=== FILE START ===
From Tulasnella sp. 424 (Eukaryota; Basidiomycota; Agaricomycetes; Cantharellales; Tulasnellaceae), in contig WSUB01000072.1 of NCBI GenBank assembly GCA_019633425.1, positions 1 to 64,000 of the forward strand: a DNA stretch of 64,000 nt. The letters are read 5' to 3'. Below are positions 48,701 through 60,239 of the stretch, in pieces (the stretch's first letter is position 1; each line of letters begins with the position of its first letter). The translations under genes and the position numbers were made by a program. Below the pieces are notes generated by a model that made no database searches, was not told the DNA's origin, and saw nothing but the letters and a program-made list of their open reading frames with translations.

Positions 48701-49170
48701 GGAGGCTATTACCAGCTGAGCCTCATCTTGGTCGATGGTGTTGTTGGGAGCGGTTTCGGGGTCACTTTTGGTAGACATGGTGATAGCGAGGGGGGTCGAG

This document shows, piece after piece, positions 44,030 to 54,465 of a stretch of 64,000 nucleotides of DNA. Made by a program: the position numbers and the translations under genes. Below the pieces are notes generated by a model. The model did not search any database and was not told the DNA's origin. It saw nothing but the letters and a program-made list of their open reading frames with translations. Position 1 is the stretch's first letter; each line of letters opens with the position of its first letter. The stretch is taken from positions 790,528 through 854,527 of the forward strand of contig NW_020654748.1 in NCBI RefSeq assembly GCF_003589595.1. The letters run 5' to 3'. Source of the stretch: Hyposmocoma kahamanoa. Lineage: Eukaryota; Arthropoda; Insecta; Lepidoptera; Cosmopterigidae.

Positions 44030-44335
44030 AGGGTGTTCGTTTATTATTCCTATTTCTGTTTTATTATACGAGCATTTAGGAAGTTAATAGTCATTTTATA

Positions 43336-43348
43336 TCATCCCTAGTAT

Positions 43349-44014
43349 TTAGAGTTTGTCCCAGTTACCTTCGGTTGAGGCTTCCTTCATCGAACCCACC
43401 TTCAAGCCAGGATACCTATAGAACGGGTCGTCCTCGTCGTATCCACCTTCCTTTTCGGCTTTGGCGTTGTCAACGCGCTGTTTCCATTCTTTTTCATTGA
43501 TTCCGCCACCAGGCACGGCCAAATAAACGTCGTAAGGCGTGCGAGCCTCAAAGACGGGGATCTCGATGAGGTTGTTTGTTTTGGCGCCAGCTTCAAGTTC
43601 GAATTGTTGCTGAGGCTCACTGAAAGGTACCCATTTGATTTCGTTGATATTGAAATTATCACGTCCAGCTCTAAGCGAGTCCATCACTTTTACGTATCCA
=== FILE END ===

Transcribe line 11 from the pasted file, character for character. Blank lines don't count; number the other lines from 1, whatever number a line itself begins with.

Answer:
43401 TTCAAGCCAGGATACCTATAGAACGGGTCGTCCTCGTCGTATCCACCTTCCTTTTCGGCTTTGGCGTTGTCAACGCGCTGTTTCCATTCTTTTTCATTGA